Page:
Emergence delirium subsequent to general anesthesia in service members who served during the global war on terrorism.

ECU Author/Contributor (non-ECU co-authors, if there are any, appear on document)
John Tyler Wilson (Creator)
East Carolina University (ECU )
Web Site: http://www.ecu.edu/lib/
Marie E. Pokorny

Abstract: The primary aims of this study were to investigate through active duty Army anesthesia provider's perceptions the following: 1) the extent and seriousness of emergence delirium (ED) in service members; 2) effects of ED on the safety of service members and OR/PACU personnel and 3) behaviors relevant to ED in service members. In addition to these primary aims the study also focused on identifying through provider's perceptions the following potential factors which may lead to the development of ED or to the alleviation of ED: 1) type of anesthetic agents; 2) physiological factors; 3) psychological factors; and 4) interventions used for alleviating the symptoms of ED. A final aim was to investigate from provider's perceptions the relationship between perceived seriousness of ED and reported case experience behaviors and consequences relevant to ED and physiological and psychological factors related to the development or alleviation of ED symptoms. This research utilized a descriptive correlational study design with a questionnaire survey and a convenience sampling technique totaling 89 active duty Army anesthesia providers. This study found that over 78% of active duty Army anesthesia providers have witnessed ED in their particular practice. Approximately 38% of the respondents felt that ED was a moderate problem. There was a statistically significant association between perceived severity of ED and ED case experience. The behaviors which were often seen or always seen included hyperactive motor behavior pulling at the monitoring equipment and making disruptive movements. The current study found that the majority of anesthesia providers with ED case experience believed ED could be related to the anesthetic used. The anesthetic identified most strongly as potentially related to ED were potent inhalation agents (PIA's). Most of the providers with ED case experience believed physiological factors and psychological factors were related to ED. Over ninety percent of the providers with ED case experience reported that they intervened when their patients showed behaviors related to ED with the majority of the providers stating they talked to the patient during the ED episode.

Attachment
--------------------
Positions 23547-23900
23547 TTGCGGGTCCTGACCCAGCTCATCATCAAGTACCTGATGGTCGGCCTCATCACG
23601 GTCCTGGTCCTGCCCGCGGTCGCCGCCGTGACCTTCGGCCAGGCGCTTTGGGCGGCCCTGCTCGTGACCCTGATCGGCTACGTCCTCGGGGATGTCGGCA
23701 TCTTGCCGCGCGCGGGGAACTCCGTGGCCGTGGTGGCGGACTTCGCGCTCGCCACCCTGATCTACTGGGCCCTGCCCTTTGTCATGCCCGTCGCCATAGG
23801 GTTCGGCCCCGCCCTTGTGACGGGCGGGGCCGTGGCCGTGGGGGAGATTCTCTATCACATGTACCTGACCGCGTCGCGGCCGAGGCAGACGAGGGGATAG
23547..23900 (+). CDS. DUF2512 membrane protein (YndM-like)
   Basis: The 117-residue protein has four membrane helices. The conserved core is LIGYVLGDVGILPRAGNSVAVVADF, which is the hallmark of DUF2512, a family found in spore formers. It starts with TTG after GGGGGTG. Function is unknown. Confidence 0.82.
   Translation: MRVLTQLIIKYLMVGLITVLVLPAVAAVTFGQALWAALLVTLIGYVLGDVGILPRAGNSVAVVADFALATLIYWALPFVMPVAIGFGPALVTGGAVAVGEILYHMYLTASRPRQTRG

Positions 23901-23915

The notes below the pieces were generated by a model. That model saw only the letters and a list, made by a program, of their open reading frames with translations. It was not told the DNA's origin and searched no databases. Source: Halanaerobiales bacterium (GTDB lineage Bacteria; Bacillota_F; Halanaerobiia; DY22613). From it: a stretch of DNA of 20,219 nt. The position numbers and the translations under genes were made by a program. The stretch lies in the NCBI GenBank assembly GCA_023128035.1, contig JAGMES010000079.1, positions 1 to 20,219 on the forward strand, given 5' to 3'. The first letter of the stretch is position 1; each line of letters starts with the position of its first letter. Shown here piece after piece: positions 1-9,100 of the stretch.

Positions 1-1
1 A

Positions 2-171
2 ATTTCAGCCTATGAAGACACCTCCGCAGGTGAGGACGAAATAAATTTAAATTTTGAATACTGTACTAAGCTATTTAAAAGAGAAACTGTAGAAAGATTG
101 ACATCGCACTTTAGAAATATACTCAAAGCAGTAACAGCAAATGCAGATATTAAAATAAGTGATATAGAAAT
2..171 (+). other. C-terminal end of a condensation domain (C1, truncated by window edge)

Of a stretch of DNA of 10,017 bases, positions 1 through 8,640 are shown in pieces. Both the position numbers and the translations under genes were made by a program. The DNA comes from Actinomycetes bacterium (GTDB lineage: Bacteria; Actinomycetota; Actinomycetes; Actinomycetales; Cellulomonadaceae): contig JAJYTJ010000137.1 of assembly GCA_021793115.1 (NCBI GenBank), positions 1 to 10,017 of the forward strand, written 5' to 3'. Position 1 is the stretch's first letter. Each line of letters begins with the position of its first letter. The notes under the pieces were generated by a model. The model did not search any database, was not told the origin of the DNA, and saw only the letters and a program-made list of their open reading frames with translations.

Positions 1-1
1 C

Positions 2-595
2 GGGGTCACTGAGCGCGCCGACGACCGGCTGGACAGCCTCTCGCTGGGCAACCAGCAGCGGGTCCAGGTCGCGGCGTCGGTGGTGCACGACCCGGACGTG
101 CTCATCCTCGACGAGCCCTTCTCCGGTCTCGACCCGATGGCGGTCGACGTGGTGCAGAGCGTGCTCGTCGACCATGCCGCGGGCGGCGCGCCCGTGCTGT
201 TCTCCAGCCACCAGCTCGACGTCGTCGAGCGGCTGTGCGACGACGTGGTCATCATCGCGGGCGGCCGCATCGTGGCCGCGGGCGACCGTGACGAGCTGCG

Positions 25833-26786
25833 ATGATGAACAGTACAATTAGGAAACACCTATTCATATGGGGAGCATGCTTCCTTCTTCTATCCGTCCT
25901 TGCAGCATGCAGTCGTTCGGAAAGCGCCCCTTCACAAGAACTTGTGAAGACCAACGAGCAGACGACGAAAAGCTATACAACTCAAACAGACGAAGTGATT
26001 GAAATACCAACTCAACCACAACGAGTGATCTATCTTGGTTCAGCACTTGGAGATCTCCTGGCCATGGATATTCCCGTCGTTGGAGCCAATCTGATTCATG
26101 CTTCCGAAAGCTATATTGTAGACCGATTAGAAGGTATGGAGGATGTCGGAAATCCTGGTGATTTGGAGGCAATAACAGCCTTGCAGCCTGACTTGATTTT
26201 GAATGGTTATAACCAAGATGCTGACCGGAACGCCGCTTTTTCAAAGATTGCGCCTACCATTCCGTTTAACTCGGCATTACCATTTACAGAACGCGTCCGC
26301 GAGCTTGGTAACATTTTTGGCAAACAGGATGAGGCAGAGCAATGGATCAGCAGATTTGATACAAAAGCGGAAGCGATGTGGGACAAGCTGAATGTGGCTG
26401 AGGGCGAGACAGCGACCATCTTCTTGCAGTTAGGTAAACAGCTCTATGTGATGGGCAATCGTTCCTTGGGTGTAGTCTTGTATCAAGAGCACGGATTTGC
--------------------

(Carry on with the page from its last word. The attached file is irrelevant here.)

Additional Information

Date: 2013
Medicine, Anesthesia, Army, Emergence Delirium, Global War on Terrorism, Post-traumatic stress disorder, Traumatic brain injury

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TitleLocation & LinkType of Relationship
Emergence delirium subsequent to general anesthesia in service members who served during the global war on terrorism.http://hdl.handle.net/10342/3721The described resource references, cites, or otherwise points to the related resource.